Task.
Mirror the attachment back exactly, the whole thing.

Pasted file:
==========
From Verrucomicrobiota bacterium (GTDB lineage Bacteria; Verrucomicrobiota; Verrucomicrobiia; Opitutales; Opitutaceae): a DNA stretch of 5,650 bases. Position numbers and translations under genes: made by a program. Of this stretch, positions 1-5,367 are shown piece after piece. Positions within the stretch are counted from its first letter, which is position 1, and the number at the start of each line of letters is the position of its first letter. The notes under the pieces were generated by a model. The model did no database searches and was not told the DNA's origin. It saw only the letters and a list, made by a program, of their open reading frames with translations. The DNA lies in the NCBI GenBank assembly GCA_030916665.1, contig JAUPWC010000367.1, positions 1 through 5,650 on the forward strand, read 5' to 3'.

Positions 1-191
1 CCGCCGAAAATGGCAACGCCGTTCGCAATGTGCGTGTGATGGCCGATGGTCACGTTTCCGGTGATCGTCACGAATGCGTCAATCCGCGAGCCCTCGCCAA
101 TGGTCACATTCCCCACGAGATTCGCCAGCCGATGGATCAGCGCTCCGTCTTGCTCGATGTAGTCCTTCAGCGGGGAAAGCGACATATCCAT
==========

From Verrucomicrobiota bacterium (GTDB lineage Bacteria; Verrucomicrobiota; Verrucomicrobiia; Opitutales; Opitutaceae): a DNA stretch of 5,650 bases. Position numbers and translations under genes: made by a program. Of this stretch, positions 1-5,367 are shown piece after piece. Positions within the stretch are counted from its first letter, which is position 1, and the number at the start of each line of letters is the position of its first letter. The notes under the pieces were generated by a model. The model did no database searches and was not told the DNA's origin. It saw only the letters and a list, made by a program, of their open reading frames with translations. The DNA lies in the NCBI GenBank assembly GCA_030916665.1, contig JAUPWC010000367.1, positions 1 through 5,650 on the forward strand, read 5' to 3'.

Positions 1-191
1 CCGCCGAAAATGGCAACGCCGTTCGCAATGTGCGTGTGATGGCCGATGGTCACGTTTCCGGTGATCGTCACGAATGCGTCAATCCGCGAGCCCTCGCCAA
101 TGGTCACATTCCCCACGAGATTCGCCAGCCGATGGATCAGCGCTCCGTCTTGCTCGATGTAGTCCTTCAGCGGGGAAAGCGACATATCCAT